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Last month, many people were shocked and saddened to hear about the death of pop icon Prince. But those of us in the estate planning community were even more shocked to hear that he left no will behind to divide up his reported $100 million estate. Although the search for the will is ongoing and a will may still be found, it would not surprise me if it turns out that Prince, for all his savvy business reputation, did not, in fact, have a will.

In fact, it is quite common that individuals, who are organized, driven and successful, fail to not invest their time protecting their loved ones in the event of their death. And it’s completely understandable. Estate planning is a difficult topic to broach; for many people, developing an estate plan requires too much thinking about what could happen in the future and, even worse, too much thinking about what the world would look like after they are dead. It isn’t a pleasant line of thought and I don’t blame people for wanting to avoid it as much as possible.

But estate planning is too important to put off until tomorrow.

An estate plan, including a financial Power of Attorney, an Advance Medical Directive, a will and a revocable trust, if desired (and in a future post, I’ll explain why a revocable trust should be desired for most people), sets up vital infrastructure to manage your assets and property in the event of your death or incapacity. It lets you designate who should be making decisions for you when you can’t make them for yourself.  It lets you express your desires as to end of life choices and other healthcare decisions. It lets you determine who should inherit your property after you die (and, in some cases, who should not). And, if you are a parent with young children, it lets you designate who should raise your children and who should manage their finances until they are old enough to take the reins. Simply put, creating an estate plan puts the power to make decisions about your future and your property into your hands, where it should stay.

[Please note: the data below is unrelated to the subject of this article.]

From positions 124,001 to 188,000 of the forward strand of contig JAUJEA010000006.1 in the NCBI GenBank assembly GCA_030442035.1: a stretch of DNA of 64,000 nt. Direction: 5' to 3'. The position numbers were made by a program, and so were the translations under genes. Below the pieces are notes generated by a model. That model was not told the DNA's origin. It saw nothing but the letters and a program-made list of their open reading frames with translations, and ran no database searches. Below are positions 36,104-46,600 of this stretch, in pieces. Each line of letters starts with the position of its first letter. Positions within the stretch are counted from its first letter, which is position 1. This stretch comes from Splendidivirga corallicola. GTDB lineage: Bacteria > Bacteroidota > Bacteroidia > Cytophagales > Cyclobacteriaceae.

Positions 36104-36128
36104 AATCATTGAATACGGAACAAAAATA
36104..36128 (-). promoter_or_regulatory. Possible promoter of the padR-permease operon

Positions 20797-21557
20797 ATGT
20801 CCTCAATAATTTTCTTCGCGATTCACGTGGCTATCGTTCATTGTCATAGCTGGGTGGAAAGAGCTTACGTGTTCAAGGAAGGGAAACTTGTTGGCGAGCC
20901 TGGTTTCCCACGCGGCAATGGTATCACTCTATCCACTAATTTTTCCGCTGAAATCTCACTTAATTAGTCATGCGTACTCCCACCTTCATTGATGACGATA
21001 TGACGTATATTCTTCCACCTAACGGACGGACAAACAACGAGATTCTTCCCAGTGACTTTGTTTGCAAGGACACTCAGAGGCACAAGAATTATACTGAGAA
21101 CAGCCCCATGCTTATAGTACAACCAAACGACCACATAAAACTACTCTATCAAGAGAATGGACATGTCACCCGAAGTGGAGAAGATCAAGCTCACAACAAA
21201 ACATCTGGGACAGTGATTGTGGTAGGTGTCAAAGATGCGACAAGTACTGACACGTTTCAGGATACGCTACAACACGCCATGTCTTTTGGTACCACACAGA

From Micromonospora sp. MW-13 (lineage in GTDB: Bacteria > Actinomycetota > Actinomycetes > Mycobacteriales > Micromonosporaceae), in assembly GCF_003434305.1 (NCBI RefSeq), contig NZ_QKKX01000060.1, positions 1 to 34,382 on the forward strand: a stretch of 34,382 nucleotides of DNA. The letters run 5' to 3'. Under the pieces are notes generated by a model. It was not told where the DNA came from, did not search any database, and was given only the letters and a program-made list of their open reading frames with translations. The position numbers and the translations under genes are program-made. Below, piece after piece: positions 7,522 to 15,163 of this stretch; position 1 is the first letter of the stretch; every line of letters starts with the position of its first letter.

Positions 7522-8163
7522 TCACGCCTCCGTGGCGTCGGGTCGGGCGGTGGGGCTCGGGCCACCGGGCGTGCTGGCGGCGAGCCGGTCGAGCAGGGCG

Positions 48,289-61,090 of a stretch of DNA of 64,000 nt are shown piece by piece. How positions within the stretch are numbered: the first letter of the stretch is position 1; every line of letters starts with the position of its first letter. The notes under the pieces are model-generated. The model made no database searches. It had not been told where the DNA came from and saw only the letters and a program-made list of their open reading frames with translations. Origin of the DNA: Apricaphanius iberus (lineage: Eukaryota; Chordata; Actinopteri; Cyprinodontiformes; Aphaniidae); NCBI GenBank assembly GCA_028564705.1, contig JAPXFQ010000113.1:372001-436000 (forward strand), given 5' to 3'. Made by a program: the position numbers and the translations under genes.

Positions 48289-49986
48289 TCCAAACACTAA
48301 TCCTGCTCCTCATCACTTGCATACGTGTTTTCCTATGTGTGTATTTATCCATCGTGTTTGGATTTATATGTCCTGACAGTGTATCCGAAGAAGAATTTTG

And, perhaps most important, having an estate plan in place protects your assets from going to someone or somewhere you don’t like. In California, like most states, when someone dies intestate his or her property passes through a set scheme of intestate succession. The good news is that since California is a community property state, parts of a married person’s property, which is typically mostly if not completely community property, pass easily to his or her surviving partner.

On the other hand, if Laura, a single person with no children, no living parents, and three siblings, dies without a will, she would see her property (specifically, her priceless collection of Prince LPs) go to her siblings, including her estranged brother Ivan, who never cared for “Purple Rain.” That is not what Laura wanted for her beloved records. But, if she had an estate plan in place, Laura could protect what is important to her, by making her own decisions about how her property should be divided. The power is back in her hands, where it belongs.

Take care of your estate planning now and your loved ones will thank you later. We are here to help you protect your loved ones. All you need to do is give us a call at 925-750-7795.

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